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DOI Issues Offshore Well Control Regs
The U.S. Department of the Interior released final regulations April 14 for well control on offshore installations, with Secretary of the Interior Sally Jewell and Director of the Bureau of Safety and Environmental Enforcement Brian Salerno saying they are intended to reduce the risk of an oil or gas blowout that could result in fatalities, serious injuries, or substantial harm to the environment. They said the new regulations are one of the most significant safety and environmental protection reforms the department has undertaken since the Deepwater Horizon disaster in April 2010.
"The well control rule is a vital part of our extensive reform agenda to strengthen, update, and modernize our offshore energy program using lessons learned from Deepwater Horizon," Jewell said. "I applaud BSEE for their work to develop a rule that takes into consideration an intensive analysis of the causes of the tragedy, advances in industry standards, best practices, as well as an unprecedented level of stakeholder outreach."
According to DOI, the final rule addresses all dimensions of well control, including more stringent design requirements and operating procedures for critical well control equipment used in oil and gas operations on the U.S. Outer Continental Shelf. This includes blowout preventer requirements, well design, well control casing, cementing, real-time monitoring, and subsea containment. The rule requires testing to ensure operability of the equipment and provides for continuous oversight of operations, as well as third-party reviews of equipment, real-time monitoring data, safe drilling margins, centralizers, inspection intervals, and other reforms.
"We listened extensively to industry and other stakeholders and heard their concerns loud and clear -- about drilling margins, blowout preventer inspections, accumulator capacity, and real-time monitoring," Assistant Secretary for Land and Minerals Management Janice Schneider said. "This rule includes both prescriptive and performance-based standards that are based on this extensive engagement and analysis."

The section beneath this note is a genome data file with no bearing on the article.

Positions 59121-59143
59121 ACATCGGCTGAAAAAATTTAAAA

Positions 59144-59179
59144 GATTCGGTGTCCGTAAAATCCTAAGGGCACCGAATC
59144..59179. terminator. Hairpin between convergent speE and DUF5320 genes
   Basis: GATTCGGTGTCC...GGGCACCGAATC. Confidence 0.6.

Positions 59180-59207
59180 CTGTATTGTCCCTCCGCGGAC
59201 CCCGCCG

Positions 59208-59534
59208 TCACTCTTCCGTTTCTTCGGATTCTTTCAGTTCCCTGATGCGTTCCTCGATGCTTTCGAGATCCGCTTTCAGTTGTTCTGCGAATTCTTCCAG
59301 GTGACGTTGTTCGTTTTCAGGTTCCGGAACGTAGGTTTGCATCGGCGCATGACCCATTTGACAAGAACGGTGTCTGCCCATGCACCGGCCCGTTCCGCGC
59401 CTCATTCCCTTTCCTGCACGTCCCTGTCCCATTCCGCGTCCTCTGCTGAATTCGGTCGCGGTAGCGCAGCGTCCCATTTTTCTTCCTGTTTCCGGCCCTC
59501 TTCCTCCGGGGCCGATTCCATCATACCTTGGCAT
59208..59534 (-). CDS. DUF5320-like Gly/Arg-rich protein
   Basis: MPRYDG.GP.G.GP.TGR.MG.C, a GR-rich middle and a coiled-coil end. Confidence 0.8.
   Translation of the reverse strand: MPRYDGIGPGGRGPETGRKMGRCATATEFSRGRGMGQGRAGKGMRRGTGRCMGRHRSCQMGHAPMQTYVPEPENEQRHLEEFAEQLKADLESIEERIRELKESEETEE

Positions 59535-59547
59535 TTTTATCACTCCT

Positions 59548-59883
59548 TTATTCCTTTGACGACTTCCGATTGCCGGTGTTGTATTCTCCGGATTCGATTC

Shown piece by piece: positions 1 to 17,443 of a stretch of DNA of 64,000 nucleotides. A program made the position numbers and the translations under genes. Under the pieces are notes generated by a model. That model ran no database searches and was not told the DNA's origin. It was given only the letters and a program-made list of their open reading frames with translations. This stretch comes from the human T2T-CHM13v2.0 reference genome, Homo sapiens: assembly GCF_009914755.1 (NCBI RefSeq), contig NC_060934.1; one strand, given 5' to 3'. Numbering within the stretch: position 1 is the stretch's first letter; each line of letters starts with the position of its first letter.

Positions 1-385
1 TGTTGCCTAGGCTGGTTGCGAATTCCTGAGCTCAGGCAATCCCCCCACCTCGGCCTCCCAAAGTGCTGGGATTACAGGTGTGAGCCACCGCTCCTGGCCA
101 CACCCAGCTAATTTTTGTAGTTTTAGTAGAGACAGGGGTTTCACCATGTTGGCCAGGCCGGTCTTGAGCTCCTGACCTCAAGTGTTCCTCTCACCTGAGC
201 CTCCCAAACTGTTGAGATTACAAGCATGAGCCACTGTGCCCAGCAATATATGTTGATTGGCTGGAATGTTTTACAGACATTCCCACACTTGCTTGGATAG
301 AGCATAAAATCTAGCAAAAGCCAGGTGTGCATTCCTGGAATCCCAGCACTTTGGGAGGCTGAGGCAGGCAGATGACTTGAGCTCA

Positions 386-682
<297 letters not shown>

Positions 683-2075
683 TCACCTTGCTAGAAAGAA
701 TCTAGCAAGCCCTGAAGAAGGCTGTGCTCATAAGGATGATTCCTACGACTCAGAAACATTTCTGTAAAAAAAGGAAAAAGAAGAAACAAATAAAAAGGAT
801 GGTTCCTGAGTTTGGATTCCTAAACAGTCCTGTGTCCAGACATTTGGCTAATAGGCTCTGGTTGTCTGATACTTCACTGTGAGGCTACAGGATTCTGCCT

BSEE held an offshore energy safety forum in May 2012 and later conducted more than 50 meetings with industry groups, trade associations, regulators, operators, equipment manufacturers, and environmental organizations, receiving more than 5,000 pages of technical comments from stakeholder. "We have made it a priority to engage with industry to strengthen our understanding of emerging technology, to participate with standards development organizations, and to seek out the perspectives of other stakeholders," Salerno said. "We collected best practices on preventing well control incidents and blowouts to inform the development of this rule. As a result, this is one of the most comprehensive offshore safety and environmental protection rules ever developed by the Department of the Interior."
The Houston-based International Association of Drilling Contractors and other stakeholders are weighing the impact of the new regulations. IADC President Jason McFarland issued a statement saying in part: "As the owners of drilling rigs and blowout preventers, IADC members are acutely impacted by this rule. Since BSEE issued its initial proposal last year, our members have participated in joint industry work groups to carefully consider each of the points of the lengthy and detailed Well Control Rule, and submitted comments several months ago. Those comments addressed serious issues with some of the technical requirements of the proposed rule, the timing of its implementation and what was determined to be an underestimation of the estimated costs of the proposed requirements. IADC's subject matter experts will, over the next several days, continue to digest the technical aspects of the rule to determine its implications. Our hope, of course, is that BSEE took into consideration the meticulous work of so many industry experts in composing a final rule that enables safe offshore drilling activities without imposing undue financial hardship on those who operate on the outer continental shelf. What often gets lost in this discussion is how much work the industry has done since the Macondo incident to improve offshore safety. This industry did not wait for BSEE to issue regulations to make major changes to our operations and procedures. IADC members are committed to safety and have developed and implemented major changes with regard to equipment, procedures and safety protocols to protect against future well control incidents."